REVIEW: Icon Retrograde Jacket

Andy H Clothing, Reviews Leave a Comment

No, I haven’t gone completely over to the brown side, but I confess that I do love a brown leather jacket and when I was offered the chance to test this Retrograde jacket from Icon’s 1000 Collection – which is available in black or brown – the slightly distressed brown was the obvious choice.

  • Colours: Black or Brown
  • Sizes: S – 3XL
  • SPR: £630
  • Supplied by: Parts Europe // www.partseurope.eu

And it arrived at exactly the right time, just before heading off to Biarritz on the new Fat Boy at the height of a heat wave that couldn’t possibly last, because it was possibly the perfect leather jacket for the trip.

I wasn’t absolutely sure that it would be as I navigated out of my hometown, heading to a gig in London – already running late having been thwarted by unexpected roadworks on all exit roads – remembering that I hadn’t called by the workshop to pick up my FXRG waterproofs. But what could possibly go wrong?

A half hour detour back through roadworks traffic lights or two thousand miles in a summer jacket? I pointed my front wheel at the M6 and carried on.

A summer jacket?

Well, a three season, warm weather jacket. It’s got more perforations than a Tetley T-bag, and as soon as you’re doing more than 20mph, you can feel their benefit. At seventy on a motorway on a hot day it’s absolutely wonderful: not a lot different to wearing a mesh jacket, although they do give more benefit at lower speeds.

On a hot day, you unzip the gold SatinCore vest liner and get a double benefit, and despite that offering little benefit for your arms, where a large number of the perforations are, refitting it at night when the temperature dropped was more than enough to counter any cold. I figured that it was because my chest was still warm and my heart was pumping warm blood, and just got on with the journey.

You do need to keep an eye on the pockets in the liner because as well as giving access to a pair of mesh cargo pockets in the outer jacket’s liner, it has three of its own and it’s too easy to leave stuff in them when you remove it and stuff it into a small space in your luggage. Don’t worry, they zip-up so everything is nice and safe, but that’s little consolation when you’re looking for the security fob for your bike, which is in the perfectly sized, button down pocket at the top left of the liner. You know it’s somewhere near, because the bike starts, but where??

It’s not quite as bad when you put it back in, covering one of your inside jacket pockets, because at least you can get access to that reasonably easily … as long as you remember that’s where you left the missing item.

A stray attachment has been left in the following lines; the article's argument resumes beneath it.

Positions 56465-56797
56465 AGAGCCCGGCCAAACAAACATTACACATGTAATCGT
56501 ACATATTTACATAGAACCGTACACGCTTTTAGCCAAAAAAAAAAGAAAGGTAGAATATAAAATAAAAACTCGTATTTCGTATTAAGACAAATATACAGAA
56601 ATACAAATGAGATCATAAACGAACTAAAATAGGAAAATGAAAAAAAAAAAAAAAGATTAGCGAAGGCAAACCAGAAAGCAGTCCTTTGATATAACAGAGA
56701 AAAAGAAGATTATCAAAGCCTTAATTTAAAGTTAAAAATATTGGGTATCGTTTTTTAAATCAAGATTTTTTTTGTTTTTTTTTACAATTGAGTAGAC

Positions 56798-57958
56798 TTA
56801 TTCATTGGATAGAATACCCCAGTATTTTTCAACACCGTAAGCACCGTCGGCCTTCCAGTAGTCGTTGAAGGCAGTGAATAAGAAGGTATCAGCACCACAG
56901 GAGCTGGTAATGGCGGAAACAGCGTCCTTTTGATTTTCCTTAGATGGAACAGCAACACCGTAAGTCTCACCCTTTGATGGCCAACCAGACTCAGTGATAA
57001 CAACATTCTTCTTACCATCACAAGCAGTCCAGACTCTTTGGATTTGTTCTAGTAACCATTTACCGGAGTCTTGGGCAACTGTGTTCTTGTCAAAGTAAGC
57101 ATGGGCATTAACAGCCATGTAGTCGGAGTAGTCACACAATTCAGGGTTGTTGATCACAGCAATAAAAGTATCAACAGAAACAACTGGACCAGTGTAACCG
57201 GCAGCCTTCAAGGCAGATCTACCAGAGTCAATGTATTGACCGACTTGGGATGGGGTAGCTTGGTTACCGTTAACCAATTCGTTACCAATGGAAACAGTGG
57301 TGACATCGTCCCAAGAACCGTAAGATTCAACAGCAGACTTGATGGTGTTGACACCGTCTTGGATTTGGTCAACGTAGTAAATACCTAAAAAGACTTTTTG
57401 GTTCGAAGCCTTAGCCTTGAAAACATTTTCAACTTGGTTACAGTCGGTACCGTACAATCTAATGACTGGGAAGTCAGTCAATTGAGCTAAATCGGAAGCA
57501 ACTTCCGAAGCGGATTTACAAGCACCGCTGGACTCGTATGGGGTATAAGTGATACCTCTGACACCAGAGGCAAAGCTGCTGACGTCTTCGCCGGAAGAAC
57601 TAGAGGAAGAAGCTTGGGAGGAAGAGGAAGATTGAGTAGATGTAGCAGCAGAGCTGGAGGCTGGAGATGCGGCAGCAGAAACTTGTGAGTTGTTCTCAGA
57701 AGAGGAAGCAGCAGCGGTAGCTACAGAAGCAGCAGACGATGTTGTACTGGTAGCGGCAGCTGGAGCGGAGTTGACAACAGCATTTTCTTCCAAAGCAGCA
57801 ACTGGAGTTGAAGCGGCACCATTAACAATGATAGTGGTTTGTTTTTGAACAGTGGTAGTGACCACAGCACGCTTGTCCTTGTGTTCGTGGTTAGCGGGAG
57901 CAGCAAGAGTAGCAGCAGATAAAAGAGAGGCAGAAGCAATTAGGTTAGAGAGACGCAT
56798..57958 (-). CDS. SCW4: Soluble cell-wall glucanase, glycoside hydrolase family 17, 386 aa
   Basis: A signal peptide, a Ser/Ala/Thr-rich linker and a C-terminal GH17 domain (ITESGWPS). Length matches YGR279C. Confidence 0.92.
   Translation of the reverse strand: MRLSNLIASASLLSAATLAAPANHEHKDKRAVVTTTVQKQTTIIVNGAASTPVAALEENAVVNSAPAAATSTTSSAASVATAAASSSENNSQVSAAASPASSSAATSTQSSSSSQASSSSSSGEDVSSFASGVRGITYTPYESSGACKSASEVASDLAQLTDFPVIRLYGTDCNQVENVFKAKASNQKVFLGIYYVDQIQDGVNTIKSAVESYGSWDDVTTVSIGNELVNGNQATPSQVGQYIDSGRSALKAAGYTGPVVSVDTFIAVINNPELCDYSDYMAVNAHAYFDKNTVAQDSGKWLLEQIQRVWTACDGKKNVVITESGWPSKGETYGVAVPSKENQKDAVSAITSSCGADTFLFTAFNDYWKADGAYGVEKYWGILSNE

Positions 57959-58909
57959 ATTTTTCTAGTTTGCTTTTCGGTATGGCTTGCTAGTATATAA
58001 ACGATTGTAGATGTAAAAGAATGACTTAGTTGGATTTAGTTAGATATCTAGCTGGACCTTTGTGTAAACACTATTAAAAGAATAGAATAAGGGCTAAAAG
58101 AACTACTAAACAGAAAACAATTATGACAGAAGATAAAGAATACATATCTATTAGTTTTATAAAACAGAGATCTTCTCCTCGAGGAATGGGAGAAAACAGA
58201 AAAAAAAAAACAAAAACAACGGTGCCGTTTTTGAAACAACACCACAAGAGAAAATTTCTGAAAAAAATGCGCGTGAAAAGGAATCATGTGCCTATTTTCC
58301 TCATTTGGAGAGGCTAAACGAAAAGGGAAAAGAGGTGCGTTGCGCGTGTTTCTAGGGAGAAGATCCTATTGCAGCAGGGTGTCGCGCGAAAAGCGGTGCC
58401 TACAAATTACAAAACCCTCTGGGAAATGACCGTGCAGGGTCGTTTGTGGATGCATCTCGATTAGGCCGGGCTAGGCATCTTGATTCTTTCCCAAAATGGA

Like all Icon riding jackets, the back protector pocket comes with armour fitted, as well as the pockets at the elbows and shoulders – in this case the pliant D3O armour that is unobtrusive until you need it, and fully CE compliant – all of which is inside a very well put-together select grain 1.1-1.3mm leather ‘chassis’.

Designed in Portland, Oregon, it has some unique features.

Externally, as well as the alloy plates at the shoulders that are matched to the colour of the jacket – the black jacket gets black plate, the brown gets something like bronze – the waist pockets are as roomy as I’ve ever known on a bike jacket, and I’ve got big hands.

Inside, I haven’t yet tried all of the pockets, which includes a couple for credit/membership cards, or even removed the complimentary Icon keyring that hangs from the wallet pocket’s zip, but I think I might have reaped the benefit of a leather-tethered St Christopher within, and his relationship with whichever deity is in charge of the weather. We only got wet twice – ferrying luggage in three trips through the middle of Biarritz from the station café to an AirBnB, and the first twenty-five miles of the journey home.

They were the only times when I considered myself to be cooler than I would have liked but not enough to regret leaving the waterproofs at home. It might have been different if it had been a thousand miles under a black cloud – literally and figuratively – but while the perforated leather makes no claims to be waterproof, it does keep the worst out, and any breaches dried quickly thanks to the perforations allowing warm dry air in afterwards.

As good as it is as a motorcycle jacket, it is also more than acceptable in social situations where the soft armour doesn’t pull at the tailoring or otherwise deform the leather; and the only impact of those thousands of miles riding into the sun and out of the rain is that it looks a bit more weathered, giving it even more character than when it landed.

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